While there are natural parts of the ageing process that cannot be prevented, we are seeing
more research indicating that many areas of ageing can be reduced or delayed with regular
physical activity and exercise.
As adults continue to live longer and remain more active, the need for exercise to improve health
and activity becomes more important, with people, quite rightly, not willing to give up the
freedom that goes along with an active life.
Exercising in older age is not just a matter of reversing the ageing process, but more about
maintaining a level of health and wellbeing that is not seen population wide. The effects of
inactivity are well known, and the reduction in everyday function and likelihood of lifestyle
diseases accelerates over time. While the ageing process accounts for some of this decline, much
of it can be attributed to long term inactivity.
A term that many do not recognise is ‘mobility disability’. It’s a term that is used to refer to older
adults who, without a specific injury or health condition, are unable to move freely enough to
maintain independence. A recent study from USA found that women who spent the most time
performing light-intensity physical activity had a 46% lower risk of mobility loss compared to
women who participated in lower levels of physical activity.
In NZ only 55% of men and 47% of women between 65 and 74 years of age are regularly active (a
minimum of 30 minutes of moderate to vigorous intensity physical activity on most days of the
week). This drops to 38% for men and 28% for women over 75, so mobility disability is an issue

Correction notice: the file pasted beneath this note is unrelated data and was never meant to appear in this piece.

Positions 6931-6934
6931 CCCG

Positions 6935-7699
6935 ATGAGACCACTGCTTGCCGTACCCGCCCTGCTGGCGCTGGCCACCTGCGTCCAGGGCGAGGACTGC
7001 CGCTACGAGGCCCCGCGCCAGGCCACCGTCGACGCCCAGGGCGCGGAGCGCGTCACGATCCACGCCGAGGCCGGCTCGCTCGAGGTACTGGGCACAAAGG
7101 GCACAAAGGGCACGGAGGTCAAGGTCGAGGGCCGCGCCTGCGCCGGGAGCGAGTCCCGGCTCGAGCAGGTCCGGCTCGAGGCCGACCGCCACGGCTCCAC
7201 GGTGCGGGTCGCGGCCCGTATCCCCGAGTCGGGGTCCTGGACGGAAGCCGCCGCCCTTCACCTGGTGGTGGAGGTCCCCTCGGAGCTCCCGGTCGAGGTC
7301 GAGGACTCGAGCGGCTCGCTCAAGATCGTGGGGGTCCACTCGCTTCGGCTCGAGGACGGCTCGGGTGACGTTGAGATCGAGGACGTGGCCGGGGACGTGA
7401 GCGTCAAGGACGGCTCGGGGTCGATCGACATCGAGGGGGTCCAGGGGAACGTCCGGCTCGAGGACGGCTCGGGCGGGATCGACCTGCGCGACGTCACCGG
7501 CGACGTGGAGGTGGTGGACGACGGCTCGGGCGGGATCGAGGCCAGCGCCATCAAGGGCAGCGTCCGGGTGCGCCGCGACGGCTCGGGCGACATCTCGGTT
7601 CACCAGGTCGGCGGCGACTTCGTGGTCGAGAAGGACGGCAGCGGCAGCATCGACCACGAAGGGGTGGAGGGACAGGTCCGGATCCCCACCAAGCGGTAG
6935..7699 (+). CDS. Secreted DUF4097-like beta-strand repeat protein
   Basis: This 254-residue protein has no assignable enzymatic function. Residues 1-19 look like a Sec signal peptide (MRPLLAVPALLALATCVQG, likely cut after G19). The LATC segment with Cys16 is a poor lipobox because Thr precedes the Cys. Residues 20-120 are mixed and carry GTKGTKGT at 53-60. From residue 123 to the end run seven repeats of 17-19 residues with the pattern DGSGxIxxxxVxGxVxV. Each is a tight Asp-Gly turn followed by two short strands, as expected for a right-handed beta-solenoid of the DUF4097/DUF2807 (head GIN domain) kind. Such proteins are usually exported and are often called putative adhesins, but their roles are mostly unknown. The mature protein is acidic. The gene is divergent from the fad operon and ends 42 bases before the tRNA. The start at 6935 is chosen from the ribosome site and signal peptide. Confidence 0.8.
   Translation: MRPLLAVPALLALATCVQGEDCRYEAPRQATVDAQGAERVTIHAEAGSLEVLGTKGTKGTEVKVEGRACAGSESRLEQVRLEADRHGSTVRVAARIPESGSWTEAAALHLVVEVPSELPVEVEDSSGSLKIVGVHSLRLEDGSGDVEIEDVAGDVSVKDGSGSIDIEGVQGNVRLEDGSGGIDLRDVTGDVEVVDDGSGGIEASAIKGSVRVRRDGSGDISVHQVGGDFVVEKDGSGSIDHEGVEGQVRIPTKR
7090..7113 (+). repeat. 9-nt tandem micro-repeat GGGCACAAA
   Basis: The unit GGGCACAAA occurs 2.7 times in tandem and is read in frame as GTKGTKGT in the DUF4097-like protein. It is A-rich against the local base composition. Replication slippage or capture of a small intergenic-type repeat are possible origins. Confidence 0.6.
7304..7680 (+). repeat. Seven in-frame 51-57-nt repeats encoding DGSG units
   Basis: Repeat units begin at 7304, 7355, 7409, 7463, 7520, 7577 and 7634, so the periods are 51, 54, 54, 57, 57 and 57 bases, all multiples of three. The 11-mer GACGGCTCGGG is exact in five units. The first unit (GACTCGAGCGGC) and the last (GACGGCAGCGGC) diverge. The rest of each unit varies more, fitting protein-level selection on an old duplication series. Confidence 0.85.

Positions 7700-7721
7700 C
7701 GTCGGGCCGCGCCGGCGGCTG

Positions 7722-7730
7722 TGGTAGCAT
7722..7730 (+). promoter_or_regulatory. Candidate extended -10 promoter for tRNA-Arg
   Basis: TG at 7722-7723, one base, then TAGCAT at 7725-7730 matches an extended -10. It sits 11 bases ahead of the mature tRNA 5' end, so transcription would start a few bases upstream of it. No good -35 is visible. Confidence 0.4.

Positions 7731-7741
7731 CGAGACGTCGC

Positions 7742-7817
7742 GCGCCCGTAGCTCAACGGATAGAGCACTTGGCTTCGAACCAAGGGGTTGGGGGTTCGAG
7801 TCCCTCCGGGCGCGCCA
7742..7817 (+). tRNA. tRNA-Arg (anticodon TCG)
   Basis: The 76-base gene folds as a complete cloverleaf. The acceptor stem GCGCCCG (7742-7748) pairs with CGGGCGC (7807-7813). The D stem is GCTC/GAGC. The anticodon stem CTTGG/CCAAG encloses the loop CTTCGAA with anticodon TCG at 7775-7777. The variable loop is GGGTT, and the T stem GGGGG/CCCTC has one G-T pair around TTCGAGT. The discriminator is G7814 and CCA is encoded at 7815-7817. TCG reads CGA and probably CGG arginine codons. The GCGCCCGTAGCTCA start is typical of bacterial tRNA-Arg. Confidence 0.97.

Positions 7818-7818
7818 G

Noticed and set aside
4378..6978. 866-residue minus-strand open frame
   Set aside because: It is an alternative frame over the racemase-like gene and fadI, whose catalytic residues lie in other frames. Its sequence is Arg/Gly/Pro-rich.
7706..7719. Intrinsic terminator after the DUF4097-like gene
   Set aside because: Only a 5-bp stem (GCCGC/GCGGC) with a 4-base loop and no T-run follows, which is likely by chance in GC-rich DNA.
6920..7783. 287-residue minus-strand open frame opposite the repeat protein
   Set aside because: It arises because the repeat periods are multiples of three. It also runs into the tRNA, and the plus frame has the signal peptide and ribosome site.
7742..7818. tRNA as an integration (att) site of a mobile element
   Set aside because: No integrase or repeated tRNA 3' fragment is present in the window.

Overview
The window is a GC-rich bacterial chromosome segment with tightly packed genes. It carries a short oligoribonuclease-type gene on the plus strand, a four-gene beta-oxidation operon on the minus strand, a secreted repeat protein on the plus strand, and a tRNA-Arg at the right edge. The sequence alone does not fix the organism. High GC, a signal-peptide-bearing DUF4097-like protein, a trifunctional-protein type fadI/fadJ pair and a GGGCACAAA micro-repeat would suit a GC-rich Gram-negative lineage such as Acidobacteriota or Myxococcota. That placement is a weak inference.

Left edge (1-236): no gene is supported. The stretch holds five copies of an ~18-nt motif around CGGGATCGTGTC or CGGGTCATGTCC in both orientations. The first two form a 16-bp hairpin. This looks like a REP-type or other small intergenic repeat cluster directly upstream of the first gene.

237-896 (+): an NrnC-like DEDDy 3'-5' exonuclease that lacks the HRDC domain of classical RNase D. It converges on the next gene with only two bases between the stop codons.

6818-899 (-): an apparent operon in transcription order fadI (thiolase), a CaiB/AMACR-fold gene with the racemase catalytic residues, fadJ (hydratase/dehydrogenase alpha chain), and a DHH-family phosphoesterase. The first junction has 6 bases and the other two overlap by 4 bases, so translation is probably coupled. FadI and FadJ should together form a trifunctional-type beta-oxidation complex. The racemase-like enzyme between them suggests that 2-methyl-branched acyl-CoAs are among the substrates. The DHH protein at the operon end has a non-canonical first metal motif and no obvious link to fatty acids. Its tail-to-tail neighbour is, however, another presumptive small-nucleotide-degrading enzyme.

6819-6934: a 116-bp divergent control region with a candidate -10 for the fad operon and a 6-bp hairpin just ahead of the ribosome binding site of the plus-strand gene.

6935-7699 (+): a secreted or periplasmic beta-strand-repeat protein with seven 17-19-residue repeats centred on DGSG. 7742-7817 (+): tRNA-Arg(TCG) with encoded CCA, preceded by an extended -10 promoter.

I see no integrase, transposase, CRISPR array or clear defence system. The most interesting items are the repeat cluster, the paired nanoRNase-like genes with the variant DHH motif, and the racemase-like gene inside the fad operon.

that impacts on older NZ’ers as well. Older adults that are not active are missing out on many of
the benefits of being active. And it’s not just about being able to live a full life, there are very real
benefits to all aspects of life that sedentary older adults are missing out on.
The benefits of physical activity and exercise are not limited to those already active. ACC reports
that those aged over 65 have a one in three chance of falling due to poor balance, weak muscles,
low blood pressure, poor vision, as well as medical conditions, e.g. Parkinson’s disease, stroke.
The addition of balance exercises can decrease the risks of falling by addressing risk factors
including poor balance, weak muscles and slower reaction time.
Bone Density/ Osteoporosis
Bone density can reduce annually by 1-2% in postmenopausal women. Regular weight training
and weight bearing activity can increase bone density, thus reducing this risk.
Diabetes, Stroke and other Lifestyle Diseases
In many cases exercise can contribute to the management of pre-existing conditions associated
with age. Even those of us who have been previously inactive can benefit.
You can’t out exercise old age, but through regular exercise and a healthy lifestyle you are more
likely to be able to keep up an active life.